How brands like Danmac are pioneering the next evolution in multi-use and accessible design.
Accessibility doesn’t limit design. In fact, it’s the lack of consideration for accessibility that restricts the full potential of the final product. Inclusive and thoughtful design sparks innovation, breaks down barriers – and improves lives.
With over 4 million Australians living with some form of disability and Australia’s aging population on the rise, it’s paramount for the architecture and design industry to create inclusive spaces, environments and products. Particularly when they pertain to the primary needs of the occupants or users.
The bathroom is one of the places that are crucial in providing for the basic human needs – and all too often, they are challenging to navigate for people with accessibility issues. The ability to maintain personal hygiene whilst on a wheelchair, mobility device or with the help of a carer should be paramount. That means elements like the sizing of shower doors or incorporation of any steps or sills that could make the access more difficult has to be thoughtfully considered. And while in the past, elements like shower screens would be factored in in the later stages of the bathroom design, now the whole space has to be planned holistically to be functional and easy to use.
Danmac, a glazing industry leader in the design and distribution of aluminium and hardware, recognises the vital need for empathic design – and addresses it one innovative product at a time.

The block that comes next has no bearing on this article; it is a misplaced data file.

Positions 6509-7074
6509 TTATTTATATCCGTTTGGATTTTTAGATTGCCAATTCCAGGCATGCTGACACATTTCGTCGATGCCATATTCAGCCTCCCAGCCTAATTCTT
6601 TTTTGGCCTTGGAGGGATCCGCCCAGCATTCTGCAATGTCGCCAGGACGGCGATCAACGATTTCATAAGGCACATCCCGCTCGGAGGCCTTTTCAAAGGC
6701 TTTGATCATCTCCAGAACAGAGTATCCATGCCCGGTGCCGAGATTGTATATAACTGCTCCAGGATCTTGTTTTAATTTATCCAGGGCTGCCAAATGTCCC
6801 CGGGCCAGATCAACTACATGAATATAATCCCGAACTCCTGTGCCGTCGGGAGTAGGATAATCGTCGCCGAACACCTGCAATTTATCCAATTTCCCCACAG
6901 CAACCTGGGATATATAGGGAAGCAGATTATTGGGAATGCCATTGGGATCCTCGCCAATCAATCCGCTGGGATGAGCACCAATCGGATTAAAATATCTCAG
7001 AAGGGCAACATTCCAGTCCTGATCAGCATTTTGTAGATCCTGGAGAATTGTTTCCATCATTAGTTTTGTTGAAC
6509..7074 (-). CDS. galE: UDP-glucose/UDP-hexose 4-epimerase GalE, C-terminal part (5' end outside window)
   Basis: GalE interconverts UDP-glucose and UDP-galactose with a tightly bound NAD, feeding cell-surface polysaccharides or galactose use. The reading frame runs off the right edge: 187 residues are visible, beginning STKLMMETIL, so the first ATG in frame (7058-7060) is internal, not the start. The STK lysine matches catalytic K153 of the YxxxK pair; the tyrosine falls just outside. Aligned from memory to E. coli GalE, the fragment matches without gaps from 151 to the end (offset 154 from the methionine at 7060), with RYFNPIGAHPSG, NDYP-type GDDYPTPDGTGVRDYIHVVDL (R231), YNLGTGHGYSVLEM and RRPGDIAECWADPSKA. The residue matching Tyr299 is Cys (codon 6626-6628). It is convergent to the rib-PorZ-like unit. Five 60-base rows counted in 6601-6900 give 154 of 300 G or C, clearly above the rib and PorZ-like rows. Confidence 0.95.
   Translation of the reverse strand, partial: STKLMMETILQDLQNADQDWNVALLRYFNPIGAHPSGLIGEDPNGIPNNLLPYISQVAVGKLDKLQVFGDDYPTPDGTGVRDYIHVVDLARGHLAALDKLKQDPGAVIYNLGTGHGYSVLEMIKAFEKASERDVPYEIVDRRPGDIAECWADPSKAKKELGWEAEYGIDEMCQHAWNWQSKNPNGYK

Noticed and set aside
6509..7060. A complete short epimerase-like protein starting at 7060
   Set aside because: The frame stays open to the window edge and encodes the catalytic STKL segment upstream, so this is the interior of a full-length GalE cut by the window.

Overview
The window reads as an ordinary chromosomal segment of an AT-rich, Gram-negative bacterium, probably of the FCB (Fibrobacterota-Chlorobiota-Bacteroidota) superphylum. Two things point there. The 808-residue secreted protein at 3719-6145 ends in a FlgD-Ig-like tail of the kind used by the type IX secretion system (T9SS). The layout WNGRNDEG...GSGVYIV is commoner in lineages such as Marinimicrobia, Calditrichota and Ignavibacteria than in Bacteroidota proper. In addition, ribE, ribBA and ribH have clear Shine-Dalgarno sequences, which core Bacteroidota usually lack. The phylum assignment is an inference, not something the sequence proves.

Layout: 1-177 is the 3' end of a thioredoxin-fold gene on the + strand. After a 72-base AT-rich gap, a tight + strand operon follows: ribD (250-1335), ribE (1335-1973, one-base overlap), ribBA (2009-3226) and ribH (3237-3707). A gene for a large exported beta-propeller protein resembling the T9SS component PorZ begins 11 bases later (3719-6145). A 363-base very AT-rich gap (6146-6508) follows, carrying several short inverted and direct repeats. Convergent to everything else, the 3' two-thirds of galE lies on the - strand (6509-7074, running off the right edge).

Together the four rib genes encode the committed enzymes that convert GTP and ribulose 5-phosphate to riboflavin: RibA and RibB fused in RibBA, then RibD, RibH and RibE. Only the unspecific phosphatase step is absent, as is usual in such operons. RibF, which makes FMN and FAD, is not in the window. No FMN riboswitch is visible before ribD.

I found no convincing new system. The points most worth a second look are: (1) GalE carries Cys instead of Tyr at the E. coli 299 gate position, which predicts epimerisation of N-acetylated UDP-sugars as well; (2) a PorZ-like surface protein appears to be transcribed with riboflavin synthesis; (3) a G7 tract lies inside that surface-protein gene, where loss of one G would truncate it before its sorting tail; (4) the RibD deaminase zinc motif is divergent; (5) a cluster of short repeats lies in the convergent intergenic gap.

Having just launched clamps for premium semi-frameless shower screens that are adapted for wheelchair usage, the General Manager of Danmac, Leigh Todd, spoke to us about the company’s focus on accessibility, their drive to innovate, and the ability to listen to their clients and specifiers to deliver better products.
Leigh explains how the idea to create the innovative clamps product came about, “We wanted to create a shower screen that could be used in a wheelchair to offer those with accessibility issues the same design choices that an able-bodied person could have.”
With limited semi-frameless shower designs for access-impaired and hybrid designs featuring aluminium around the perimeter only allowing for an insufficient door width of 750mm, Leigh knew that Danmac team had to push the envelope further. He goes to explain: “We wanted to take it to the next level. We knew that if we could manufacture a sill-less semi-frameless shower screen without fixing it to the floor, we would be ahead of the game. But we also wanted for the door size to be wheelchair accessible.”
Offering the best in class clamp system in the market, Danmac was already ahead of the rest of the world in considering some of the key usability design principles. Nevertheless, the clamp had to be made smaller to create the desired door width. Two years of tests resulted in an innovative pivot system that’s revolutionised the market by offering more choice and variety to people with limited accessibility.
The high-quality brass sill-less clamp pivot solution incorporates the pivot pin into the clamp itself, which significantly lessens the need for glass cutouts as only a single hole is needed top and bottom to stabilise the screen door.
Leigh adds: “If we can provide high-end design solutions for mobility devices and aids that is a great move. Having a large door with a width of up to 1000mm means that wheelchairs and carers can get into the shower with you. Plus, it also acts as a solution to tripping hazards.”
With their mission firmly anchored in accessible design, Danmac is perfectly set-up to continue leading the charge on innovative bathroom solutions. As a smaller and more agile company, Leigh and his team can easily socialise ideas and create a finished product in just a few months. “Danmac’s makeup makes us more agile, more innovative and more responsive,” describes Leigh and says: “We’re also really proactive and hands-on. We take feedback right from the customers and specifiers to ensure the product is where and what it needs to be.”